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Number facts progression


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Last updated 10 January 2013 11:07 by NZTecAdmin

The number facts progression describes the number facts that learners need to recall and apply to solve number problems. At the earliest steps, learners need to be able to fluently recall the basic addition, subtraction, multiplication and division facts. At the highest step, learners know the conversions between common fractions, decimals and percentages.

Most adults will be able to:
Activities
1.
  • addition facts with sums of 5 or 10 and the decade facts.

Learners know addition facts with sums of 5, for example, 1 + 4 = 5, 2 + 3 = 5, 4 + 1 = 5.

Learners know addition facts with sums of 10, for example, 1 + 9 = 10, 2 + 8 = 10, 7 + 3 = 10.

Learners know the “decade facts” (that is, how to add any single digit to any multiple of 10), for example, 10 + 4 = 14, 40 + 7 = 47.

 
  • addition facts with sums of 5 or 10 and the decade facts.
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2.
  • basic addition and subtraction facts up to 10 + 10.

Learners know the basic addition and subtraction facts up to 10 + 10, for example:

  • 3 + 4 = 7, 4 + 3 = 7
  • 7 – 3 = 4, 7 – 4 = 3
  • 9 + 9 = 18, 18 – 9 = 9.

Addition and subtraction facts

Learners develop strategies that will help them remember and recall the basic addition and subtraction facts.

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3.
  • basic multiplication and division facts up to 10 x 10.

Learners know the basic multiplication and division facts up to 10 x 10. For example, a learner knows that:

  • the 5 times table is used to multiply: 1 x 5 = 5, 2 x 5 = 10
  • the 5 times table is used to divide: 50 ÷ 5 = 10, 45 ÷ 5 = 9
  • 6 x 4 = 24, 3 x 7 = 21, 8 x 4 = 32
  • 56 ÷ 7 = 8, 42 ÷ 6 = 7.

Understanding multiplication

Learners use already-known multiplication facts to develop quick recall of unknown facts.

Deriving multiplication and division facts

Learners extend their repertoire of multiplication and division facts by using already-known facts to derive unknown facts.

Multiplication and division facts

Learners develop strategies that will help them remember and recall the basic multiplication and division facts.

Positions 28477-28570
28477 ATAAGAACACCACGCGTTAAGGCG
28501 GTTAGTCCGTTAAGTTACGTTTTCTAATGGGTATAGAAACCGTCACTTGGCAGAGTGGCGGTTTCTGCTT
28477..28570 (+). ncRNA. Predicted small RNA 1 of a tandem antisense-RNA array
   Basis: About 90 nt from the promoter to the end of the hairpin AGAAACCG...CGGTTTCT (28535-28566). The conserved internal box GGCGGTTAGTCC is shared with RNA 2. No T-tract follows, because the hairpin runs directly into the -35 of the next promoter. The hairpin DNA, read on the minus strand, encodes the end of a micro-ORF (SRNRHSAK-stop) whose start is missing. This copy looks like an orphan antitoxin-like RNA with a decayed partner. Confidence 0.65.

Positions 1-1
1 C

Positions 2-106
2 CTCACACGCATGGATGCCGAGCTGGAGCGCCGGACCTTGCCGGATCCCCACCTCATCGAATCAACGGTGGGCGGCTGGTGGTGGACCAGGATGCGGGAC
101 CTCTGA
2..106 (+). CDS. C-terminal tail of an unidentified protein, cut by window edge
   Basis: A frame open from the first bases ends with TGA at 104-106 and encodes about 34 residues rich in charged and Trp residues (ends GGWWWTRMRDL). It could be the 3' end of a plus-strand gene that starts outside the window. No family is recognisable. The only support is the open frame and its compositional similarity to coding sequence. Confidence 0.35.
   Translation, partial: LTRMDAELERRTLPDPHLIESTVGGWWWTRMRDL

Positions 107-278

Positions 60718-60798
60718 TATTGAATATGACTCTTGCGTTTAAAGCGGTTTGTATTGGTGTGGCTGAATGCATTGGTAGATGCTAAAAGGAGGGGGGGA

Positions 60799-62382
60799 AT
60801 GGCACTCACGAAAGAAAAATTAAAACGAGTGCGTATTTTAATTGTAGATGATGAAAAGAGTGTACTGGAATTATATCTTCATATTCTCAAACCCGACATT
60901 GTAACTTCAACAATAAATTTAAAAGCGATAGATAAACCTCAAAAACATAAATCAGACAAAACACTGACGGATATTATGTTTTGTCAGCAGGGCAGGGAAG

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4.
  • basic multiplication facts with tens,
    hundreds and thousands
  • fraction and decimal groupings that
    make 1.

Learners know multiplication and division facts with tens, hundreds and thousands, for example:

  • 20 x 300 = 6,000
  • 400 x 800 = 32,000
  • 5,000 ÷ 10 = 500
  • 10 million ÷ 200 = 50,000.

Learners know the fraction and decimal groupings that make 1, for example:

  • 3/4 + 1/4 = 1
  • 2/7 + 5/7 = 1
  • 0.6 + 0.4 = 1.

Estimating facts

Learners apply their basic multiplication facts to problems involving multiples of tens, hundreds, thousands.

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5.
  • common factors of numbers up to 100
  • fraction, decimal and percentage conversions for halves, thirds, quarters, fifths and tenths
  • the convention for exponents.

Learners know common factors, for example:

  • that the common factors of 48 and 64 are {1, 2, 4, 8, 16}.

Learners know the fraction, decimal and percentage conversions for halves, thirds, quarters, fifths and tenths. For example, a learner knows that:

3/4 = 0.75 = 75%.

Learners understand and can use the convention for exponents. For example, a learner knows that: 24 (2 to the power of 4) = 2 x 2 x 2 x 2 = 16.

Connecting percentages decimals and fractions

Learners explore the connections between percentages, decimals and fractions.

Decimal number place value

Learners develop their understanding of the place value system to include the decimal numbers tenths, hundredths and thousandths.

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